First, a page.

Have you ever witnessed something so astonishing that you were rendered speechless? Or were you at a complete loss for words? For someone with aphasia, this reality can sometimes be all too true.
So what is aphasia?
According to the American Speech-Language-Hearing Association, aphasia is a communication disorder that results from damage to the parts of the brain that control language (1).
So what does this mean for someone who is diagnosed with this condition? A variety of symptoms are presented by those with aphasia, including, but not limited to:
- An inability to speak the words they want to.
- Difficulty producing coherent language.
- Difficulty understanding others’ language, including taking the literal meaning of figurative speech.
Some outsiders may say these people “got the wrong end of the stick.” Someone with aphasia would interpret this as literally and physically getting the wrong end of a branch. Not ideal. So what causes this phenomenon?
Put quite simply; aphasia sufferers have experienced brain damage in the region of the brain that controls language. More often than not, this is due to a stroke, but it can also be due to brain tumors or other neurological disorders. A common theme with these causes is that they occur in the brain’s left hemisphere: the hemisphere most associated with language. The two main areas involved in human language, and therefore aphasia, are known as Broca’s and Wernicke’s areas (2). Depending on which of the regions the damage has occurred in, different types of aphasias can present themselves.
Damage in Broca’s area? The person can no longer fluently express themselves and have great difficulty speaking.
Damage in Wernicke’s area? The person cannot understand what is being told to them and may speak in long rambling, incoherent sentences.
So let’s look at two different groups of people: one with Broca’s aphasia and one with Wernicke’s. Let’s pretend we are asking the person, “how is the weather today?” Broca will tell you something like “cold cloud,” whereas Wernicke will tell you, “Noodle came over, and spoon hit air while TV soared.” One can quickly see how this condition can produce some pretty interesting situations.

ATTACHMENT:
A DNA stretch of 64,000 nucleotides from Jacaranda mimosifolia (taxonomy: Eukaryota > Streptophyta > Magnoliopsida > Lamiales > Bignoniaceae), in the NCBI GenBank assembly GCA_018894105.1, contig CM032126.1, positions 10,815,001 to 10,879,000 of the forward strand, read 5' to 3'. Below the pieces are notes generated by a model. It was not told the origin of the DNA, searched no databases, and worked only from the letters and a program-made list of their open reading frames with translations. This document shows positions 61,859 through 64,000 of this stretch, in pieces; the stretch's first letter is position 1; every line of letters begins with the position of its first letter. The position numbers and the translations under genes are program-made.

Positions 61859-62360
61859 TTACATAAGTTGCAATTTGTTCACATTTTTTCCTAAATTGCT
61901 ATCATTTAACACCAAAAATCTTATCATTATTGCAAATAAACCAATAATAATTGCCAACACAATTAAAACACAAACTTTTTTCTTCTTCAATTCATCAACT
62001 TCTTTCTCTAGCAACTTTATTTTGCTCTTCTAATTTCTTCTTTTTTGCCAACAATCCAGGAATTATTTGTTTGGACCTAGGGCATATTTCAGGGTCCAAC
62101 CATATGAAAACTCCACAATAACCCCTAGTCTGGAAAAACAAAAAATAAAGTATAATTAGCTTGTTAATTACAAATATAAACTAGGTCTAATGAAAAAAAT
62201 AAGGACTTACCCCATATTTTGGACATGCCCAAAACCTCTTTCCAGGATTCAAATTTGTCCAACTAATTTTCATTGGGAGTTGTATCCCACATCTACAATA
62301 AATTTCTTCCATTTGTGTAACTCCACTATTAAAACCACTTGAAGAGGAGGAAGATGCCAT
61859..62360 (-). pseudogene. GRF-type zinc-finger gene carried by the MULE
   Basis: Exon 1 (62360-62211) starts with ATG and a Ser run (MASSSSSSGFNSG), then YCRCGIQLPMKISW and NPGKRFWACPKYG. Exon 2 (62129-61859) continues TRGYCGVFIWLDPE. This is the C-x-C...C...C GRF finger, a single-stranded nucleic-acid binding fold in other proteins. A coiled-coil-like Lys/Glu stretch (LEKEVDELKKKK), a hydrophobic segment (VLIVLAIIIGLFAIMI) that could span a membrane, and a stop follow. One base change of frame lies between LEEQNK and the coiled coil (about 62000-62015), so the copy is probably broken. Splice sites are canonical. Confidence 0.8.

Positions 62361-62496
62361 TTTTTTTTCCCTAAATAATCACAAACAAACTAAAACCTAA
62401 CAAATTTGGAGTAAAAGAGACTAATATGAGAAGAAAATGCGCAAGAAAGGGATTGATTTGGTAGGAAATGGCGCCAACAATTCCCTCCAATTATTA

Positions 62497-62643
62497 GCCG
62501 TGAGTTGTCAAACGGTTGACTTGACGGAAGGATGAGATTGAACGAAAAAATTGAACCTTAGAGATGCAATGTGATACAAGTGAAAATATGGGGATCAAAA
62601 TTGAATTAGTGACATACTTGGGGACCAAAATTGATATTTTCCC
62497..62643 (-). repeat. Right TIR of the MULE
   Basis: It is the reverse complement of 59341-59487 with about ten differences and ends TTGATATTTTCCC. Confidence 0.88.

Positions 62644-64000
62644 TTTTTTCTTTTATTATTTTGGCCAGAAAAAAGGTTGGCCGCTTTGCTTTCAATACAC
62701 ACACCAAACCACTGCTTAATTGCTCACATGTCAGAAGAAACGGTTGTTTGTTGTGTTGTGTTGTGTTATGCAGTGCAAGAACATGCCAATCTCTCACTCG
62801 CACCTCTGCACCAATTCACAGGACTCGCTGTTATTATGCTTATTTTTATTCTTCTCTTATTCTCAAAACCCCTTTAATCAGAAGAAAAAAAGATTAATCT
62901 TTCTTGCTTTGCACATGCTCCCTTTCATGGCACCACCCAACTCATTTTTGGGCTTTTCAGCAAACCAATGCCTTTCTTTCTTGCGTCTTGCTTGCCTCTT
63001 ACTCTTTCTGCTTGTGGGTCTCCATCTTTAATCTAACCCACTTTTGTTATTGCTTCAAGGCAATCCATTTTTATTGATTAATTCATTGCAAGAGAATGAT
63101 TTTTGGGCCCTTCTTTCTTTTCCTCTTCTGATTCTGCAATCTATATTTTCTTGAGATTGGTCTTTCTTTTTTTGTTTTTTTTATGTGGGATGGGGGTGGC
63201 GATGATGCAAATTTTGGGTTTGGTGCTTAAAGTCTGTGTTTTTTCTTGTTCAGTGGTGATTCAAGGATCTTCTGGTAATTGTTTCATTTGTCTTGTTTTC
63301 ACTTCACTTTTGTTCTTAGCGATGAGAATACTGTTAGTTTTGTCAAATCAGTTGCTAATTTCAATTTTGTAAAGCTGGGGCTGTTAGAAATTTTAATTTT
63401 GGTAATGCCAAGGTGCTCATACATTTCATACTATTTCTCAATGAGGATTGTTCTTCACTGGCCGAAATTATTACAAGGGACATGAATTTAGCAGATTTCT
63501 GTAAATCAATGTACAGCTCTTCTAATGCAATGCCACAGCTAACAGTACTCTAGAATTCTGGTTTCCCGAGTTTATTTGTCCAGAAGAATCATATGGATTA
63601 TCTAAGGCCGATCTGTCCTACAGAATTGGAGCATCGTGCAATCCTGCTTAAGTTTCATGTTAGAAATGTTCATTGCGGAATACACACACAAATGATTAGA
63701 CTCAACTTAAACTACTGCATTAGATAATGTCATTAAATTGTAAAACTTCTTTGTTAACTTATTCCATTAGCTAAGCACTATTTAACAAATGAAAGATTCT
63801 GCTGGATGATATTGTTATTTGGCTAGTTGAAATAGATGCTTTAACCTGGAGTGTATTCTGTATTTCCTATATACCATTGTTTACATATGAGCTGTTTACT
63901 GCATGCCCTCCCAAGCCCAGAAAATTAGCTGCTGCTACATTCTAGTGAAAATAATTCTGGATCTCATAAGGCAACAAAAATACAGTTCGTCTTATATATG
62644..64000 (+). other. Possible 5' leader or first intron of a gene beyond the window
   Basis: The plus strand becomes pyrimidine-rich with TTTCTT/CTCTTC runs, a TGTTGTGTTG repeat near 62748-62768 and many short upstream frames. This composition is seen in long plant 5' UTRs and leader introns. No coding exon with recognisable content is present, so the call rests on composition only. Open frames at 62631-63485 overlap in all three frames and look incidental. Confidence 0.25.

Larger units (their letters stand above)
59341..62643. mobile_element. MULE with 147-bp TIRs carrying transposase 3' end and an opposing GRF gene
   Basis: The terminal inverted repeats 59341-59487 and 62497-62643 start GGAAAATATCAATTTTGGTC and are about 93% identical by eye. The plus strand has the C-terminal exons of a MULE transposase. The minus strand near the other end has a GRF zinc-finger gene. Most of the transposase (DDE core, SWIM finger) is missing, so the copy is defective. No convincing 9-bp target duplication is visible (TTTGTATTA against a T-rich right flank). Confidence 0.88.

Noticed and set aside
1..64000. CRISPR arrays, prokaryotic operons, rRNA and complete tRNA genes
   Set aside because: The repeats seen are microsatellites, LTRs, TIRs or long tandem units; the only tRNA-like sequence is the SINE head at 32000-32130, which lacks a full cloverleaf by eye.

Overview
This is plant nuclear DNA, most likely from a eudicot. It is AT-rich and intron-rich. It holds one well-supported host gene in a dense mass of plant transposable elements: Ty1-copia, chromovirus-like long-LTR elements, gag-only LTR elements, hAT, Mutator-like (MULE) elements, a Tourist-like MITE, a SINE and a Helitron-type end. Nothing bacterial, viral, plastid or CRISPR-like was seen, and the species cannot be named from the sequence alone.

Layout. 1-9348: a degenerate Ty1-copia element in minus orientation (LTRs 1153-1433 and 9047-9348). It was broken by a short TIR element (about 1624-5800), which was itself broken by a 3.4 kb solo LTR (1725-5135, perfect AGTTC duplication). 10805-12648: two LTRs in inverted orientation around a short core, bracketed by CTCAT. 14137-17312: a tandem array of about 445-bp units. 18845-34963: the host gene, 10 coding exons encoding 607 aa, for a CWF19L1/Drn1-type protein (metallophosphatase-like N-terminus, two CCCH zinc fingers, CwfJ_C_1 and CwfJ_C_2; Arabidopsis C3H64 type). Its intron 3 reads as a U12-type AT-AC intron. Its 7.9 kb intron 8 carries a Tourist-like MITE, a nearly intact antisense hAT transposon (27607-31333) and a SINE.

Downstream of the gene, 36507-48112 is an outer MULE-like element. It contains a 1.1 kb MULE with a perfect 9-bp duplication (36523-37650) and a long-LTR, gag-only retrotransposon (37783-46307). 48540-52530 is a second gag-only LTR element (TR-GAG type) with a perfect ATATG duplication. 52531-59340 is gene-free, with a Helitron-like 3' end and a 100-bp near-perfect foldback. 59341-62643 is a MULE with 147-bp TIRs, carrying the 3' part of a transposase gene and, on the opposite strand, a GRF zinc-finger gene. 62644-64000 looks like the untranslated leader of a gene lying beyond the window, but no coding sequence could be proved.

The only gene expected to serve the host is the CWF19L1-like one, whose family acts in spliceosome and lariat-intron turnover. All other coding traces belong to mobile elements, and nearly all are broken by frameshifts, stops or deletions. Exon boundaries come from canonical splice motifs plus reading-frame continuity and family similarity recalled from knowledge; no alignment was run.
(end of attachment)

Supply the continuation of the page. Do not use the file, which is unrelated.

How big of a problem is aphasia?
According to the National Institute of Neurological Diseases and Stroke, roughly 1 million people in the United States live alone with aphasia (3). So over 1 million people in the USA alone cannot understand when someone is telling them a joke or how to order their favorite meal at a restaurant.
Although this disorder sounds daunting, a wide variety of treatments are available. As there are so many different kinds of aphasia, there is no single gold standard of treatment. Still, through various speech aids and language coaching techniques, people with aphasia can recover from the condition completely. These options are available through your favorite local speech-language pathologist.
Another fascinating way that the human brain itself treats aphasia is through neuroplasticity. Neuroplasticity is the brain’s innate ability to rearrange its networks to compensate for an injury. So in some exceptional cases, a person’s brain will heal its aphasia all on its own without any outside treatment. It does this by adapting and recruiting other brain areas to do the job that Broca or Wernicke used to do.
Where do we go from here?
Besides conventional speech therapy, there is new and exciting research examining the benefits of transcranial magnetic stimulation (TMS). TMS stimulates the brain with tiny electrical currents to promote neuroplasticity and has shown promise in rehabilitating those with aphasia (4).
So the next time you tell someone with aphasia that it’s raining cats and dogs outside, don’t be surprised if you get a stunning look.
- Asha.org. (2016). Aphasia. [online] Available at: http://www.asha.org/public/speech/disorders/Aphasia/ [Accessed 30 Sep. 2016].
- Meier, R. and Pinker, S. (1995). The Language Instinct: How the Mind Creates Language. Language, 71(3), p.610.
- nih.gov. (2016). Aphasia Information Page: National Institute of Neurological Disorders and Stroke (NINDS). [online] Available at: http://www.ninds.nih.gov/disorders/aphasia/aphasia.htm [Accessed 30 Sep. 2016].
- Rodrigues, I. (2015). Rationale and clinical applicably of Transcranial Magnetic Stimulation to aphasia rehabilitation. Revista Neurociências, 23(02), pp.305-312.